[BSDCert] Some more ideas
bryan.maynard at reallm.com
Sat Aug 6 11:59:18 EDT 2005
Hello all :-) It's ne, your friendly neihborhood n00b ;-)
I think Even brought up some excellent points and I would like to throw
in my two cents. . . He brought up issues he hasn't seen addressed yet.
I'd like to present my thoughts and ideas on these topics. They are as
1. The business plan and revenue model
1.a I agree that this needs to be adressed. This issue could break this
whole effort if not handled properly. I do not believe the world needs
another certification thrown into the pool known as "evidence of
knowledge". There are already many standards and certification bodies
that are both highly respected and very influential. If BSD
certification attempts to go head-to-head with MCSE or Linux
certification companies with it's business model it will lose.
My idea is to take an alternate approach and target a specific and
focused group - not only for certification, but also for costomers of
certified BSD professionals.
*What is the BSD cert's revenue model?*
Consider this extremely carefully: not only will this determine how the
BSD certification organization grows - it will also have serious
influence on the short and long term reputation of the organization: a
revenue model says a lot about why you are doing what you are doing.
* How will proctors be paid?*
(Are you willing to live with the risk of corruption of volunteer
proctors? We weren't. - LPI)
This is an excellent question, and could single-handedly make or break
the whole operation; a corrupt proctor - especially early on - will
ruin the organization's reputation, possibly perminantly.
*Will there be official courseware that will augment the exam revenue?*
This feeds directly into the open vs closed question cannon
conversation: if the cannon is open how will the courseware be updated
to match the question cannon? If the cannon is closed, how do we avoid
qustions becoming stale? I, personally, think tests and questions would
be much harder to improve by relying soley on post-test testee input
than having an open repository of question and material that experts
could look over and update. But that's just my opinion - and I am not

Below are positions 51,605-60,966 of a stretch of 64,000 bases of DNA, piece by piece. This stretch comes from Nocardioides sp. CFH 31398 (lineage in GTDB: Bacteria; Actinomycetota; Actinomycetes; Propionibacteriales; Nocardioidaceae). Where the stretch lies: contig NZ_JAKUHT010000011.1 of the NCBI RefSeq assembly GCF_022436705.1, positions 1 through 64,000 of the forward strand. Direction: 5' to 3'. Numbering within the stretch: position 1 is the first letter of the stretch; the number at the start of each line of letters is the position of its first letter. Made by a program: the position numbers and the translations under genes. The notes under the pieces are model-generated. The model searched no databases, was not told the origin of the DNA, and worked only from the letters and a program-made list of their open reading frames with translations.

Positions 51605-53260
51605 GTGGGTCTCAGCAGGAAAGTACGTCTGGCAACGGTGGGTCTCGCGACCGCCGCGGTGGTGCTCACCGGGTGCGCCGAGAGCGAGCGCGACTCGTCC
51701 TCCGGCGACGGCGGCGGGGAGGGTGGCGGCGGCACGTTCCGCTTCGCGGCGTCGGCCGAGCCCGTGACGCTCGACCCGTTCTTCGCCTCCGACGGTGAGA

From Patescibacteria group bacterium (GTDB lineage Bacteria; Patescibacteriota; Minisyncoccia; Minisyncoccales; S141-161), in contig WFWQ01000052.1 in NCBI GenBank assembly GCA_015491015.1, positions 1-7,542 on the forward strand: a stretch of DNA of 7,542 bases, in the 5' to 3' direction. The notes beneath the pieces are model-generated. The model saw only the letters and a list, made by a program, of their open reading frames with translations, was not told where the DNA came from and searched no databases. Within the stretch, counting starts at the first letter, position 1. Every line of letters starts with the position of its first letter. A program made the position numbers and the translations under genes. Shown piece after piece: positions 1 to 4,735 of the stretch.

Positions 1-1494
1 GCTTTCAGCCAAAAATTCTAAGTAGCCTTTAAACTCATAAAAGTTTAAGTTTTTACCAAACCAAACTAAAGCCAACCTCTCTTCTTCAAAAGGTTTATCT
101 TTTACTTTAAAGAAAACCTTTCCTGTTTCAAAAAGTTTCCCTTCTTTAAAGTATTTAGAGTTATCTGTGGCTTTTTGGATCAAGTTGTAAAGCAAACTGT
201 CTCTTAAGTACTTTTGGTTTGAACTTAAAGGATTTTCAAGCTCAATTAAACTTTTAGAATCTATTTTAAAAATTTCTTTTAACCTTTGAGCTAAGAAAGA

claiming to be a test expert.
Something else to consider is this: if courseware is offered this may
help solve the proctor problem because study guides as well as actual
testing software could be sold. This would allow test to be completely
automated - removing the corruptability factor. Terminals would be
needed to issues the tests, however.
2. Actual demand
2.a This could seem like a dream-killer, but I don't think it is. The
BSDs popularity is growing (Mac OS X uses FreeBSD also). The BSDs
Represent a large chunk of the world's most secure OSs. Linux is the
most-hacked OS on the market. BSD certifications could very well
augment growth and provide the perception that the BSD's security is
not haphazard. Make the big-name clients of FreeBSD as widely known as
possible. Play up that quality IT professionals are recieving quality
training on the world's greatest operating systems. People have
enormous respect for UC Berkley - however, how many people even know
that the BSDs originated at Berkley? Play up the BSD's pedigree!
I believe the demand for the BSDs (and certified professionals to setup
and administer them) is there, it's just untapped. Many, many companies
are sick of Windows and looking for alternatives. I see many users,
developers, and sysadmins switching to FreeBSD on the mailing lists -
make this known!
3.a This is potentially very sticky. Partnerships mean politics - and
politics can kill innocation and software. One of the greatest
strengths of the BSD's is their conftolled development. Random people
don't throw patches together and call it software. However, to get
noticed you have to have someone care about you. And to have someone
care, you have to give them what they want; this is where things can
get sticky. How to we give them what they want? Who's requests do we
answer first? with a limited development staff, what features get
implemented when? If we make partners unhappy, they won't be partners